Supreme Court's Masterpiece Cakeshop ruling: What they're saying in Colorado

Janae Stracke, left, and Annabelle Rutledge, both with Concerned Women for America, hold up signs in support of cake artist Jack Phillips outside of the Supreme Court which is hearing the 'Masterpiece Cakeshop v. Colorado Civil Rights Commission,' Tuesday, Dec. 5, 2017, in Washington. (AP Photo/Jacquelyn Martin)

A Colorado ruling against a baker who refused to make a wedding cake for a same-sex couple in Colorado was overturned Monday by the U.S. Supreme Court in a decision that questioned the conduct of the Colorado Civil Rights Commission in the matter.

Here’s a roundup of comments from Colorado leaders and others about Monday’s ruling.

Charlie Craig and David Mullins, the couple for whom baker Jack Phillips refused to make a wedding cake:

Today’s decision means our fight against discrimination and unfair treatment will continue. We have always believed that in America, you should not be turned away from a business open to the public because of who you are. We brought this case because no one should have to face the shame, embarrassment, and humiliation of being told ‘we don’t serve your kind here’ that we faced, and we will continue fighting until no one does.

Colorado Gov. John Hickenlooper:

It’s against Colorado law to deny goods and services to any individual because of sexual orientation. Nothing in the narrow opinion released today by the United States Supreme Court changes that, or prevents the state from protecting LGBTQ persons from discrimination.  While we are disappointed with the decision, we take seriously the Court’s admonition that the state must apply its laws and regulations in a manner that is neutral toward religion. We have no doubt that the Colorado Civil Rights Commission will meet that standard as they listen, respectfully, to all sides of the matters that come before it and issue decisions that uphold the protections afforded under Colorado law.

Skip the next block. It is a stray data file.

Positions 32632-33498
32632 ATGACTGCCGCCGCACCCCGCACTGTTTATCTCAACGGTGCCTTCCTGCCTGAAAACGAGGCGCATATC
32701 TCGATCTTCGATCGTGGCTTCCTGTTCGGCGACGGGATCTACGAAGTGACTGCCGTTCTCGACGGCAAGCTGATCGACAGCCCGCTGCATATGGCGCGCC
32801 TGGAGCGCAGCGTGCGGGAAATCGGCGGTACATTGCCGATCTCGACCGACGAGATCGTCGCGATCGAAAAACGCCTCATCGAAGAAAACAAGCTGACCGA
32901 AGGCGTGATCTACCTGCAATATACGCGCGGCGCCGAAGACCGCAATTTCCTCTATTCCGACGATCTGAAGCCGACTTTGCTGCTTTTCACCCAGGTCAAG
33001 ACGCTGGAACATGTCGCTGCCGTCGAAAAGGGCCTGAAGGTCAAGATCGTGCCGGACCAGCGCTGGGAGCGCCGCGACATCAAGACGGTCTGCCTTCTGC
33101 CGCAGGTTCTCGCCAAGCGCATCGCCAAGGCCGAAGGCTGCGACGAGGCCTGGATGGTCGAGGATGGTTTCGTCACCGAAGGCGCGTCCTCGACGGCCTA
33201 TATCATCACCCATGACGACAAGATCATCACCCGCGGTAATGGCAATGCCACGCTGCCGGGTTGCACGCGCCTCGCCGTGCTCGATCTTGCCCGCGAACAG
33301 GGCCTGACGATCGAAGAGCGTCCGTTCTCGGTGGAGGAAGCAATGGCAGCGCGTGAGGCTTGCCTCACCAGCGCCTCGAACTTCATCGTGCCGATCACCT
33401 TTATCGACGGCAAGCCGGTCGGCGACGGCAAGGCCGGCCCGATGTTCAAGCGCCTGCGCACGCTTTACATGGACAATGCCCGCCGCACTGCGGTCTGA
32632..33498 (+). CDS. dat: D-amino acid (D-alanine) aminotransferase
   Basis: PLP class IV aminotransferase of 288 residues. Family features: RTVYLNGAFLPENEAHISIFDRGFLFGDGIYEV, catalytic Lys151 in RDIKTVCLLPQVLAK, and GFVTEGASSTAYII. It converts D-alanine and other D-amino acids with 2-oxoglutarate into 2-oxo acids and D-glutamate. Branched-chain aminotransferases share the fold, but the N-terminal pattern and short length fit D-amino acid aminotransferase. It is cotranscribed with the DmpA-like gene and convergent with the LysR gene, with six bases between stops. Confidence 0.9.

Colorado Attorney General Cynthia Coffman:

Today the Supreme Court determined that the Colorado Civil Rights Commission was neither tolerant nor respectful of Mr. Phillips’s sincerely held religious beliefs in this particular case. Based on the statements of some Commissioners, the Court found that the proceedings did not honor the State’s solemn responsibility of fair and neutral enforcement of Colorado’s anti-discrimination laws. At the same time, the opinion is narrow. The Court made its decision based on a specific set of facts and left open many legal questions. Unfortunately, those questions will have to be decided in future litigation. The Court did make clear, however, that States like Colorado may continue to protect the LGBTQ community, reaffirming principles my office has consistently defended for the past six years. The general rule was, and remains, that the First Amendment does not allow business owners to deny members of the community equal access to goods and services. As the Court said, the right of gay people and couples to “exercise … their freedom on terms equal to others must be given great weight and respect.” The Court’s decision did nothing to undermine protections the Colorado General Assembly granted to the LGBTQ community under our Anti-Discrimination Act.

Jeff Hunt, director of the Centennial Institute at Colorado Christian University:

Today’s decision is a victory for all Americans regardless of religious affiliation as the Supreme Court reaffirmed the importance of religious freedom and freedom of conscience from government interference.

Colorado Lt. Gov. Donna Lynne:

While the court’s decision was limited in this ruling, the outcome makes it clear that Colorado must do more to ensure that all people, particularly members of the gay, lesbian, bisexual and transgender community, are treated fairly and with the dignity and respect they deserve. Our lawmakers must take up this critical issue during the next legislative session so that all Coloradans know they will not be turned away because of who they love.

State Sen. Bob Gardner, R-Colorado Springs: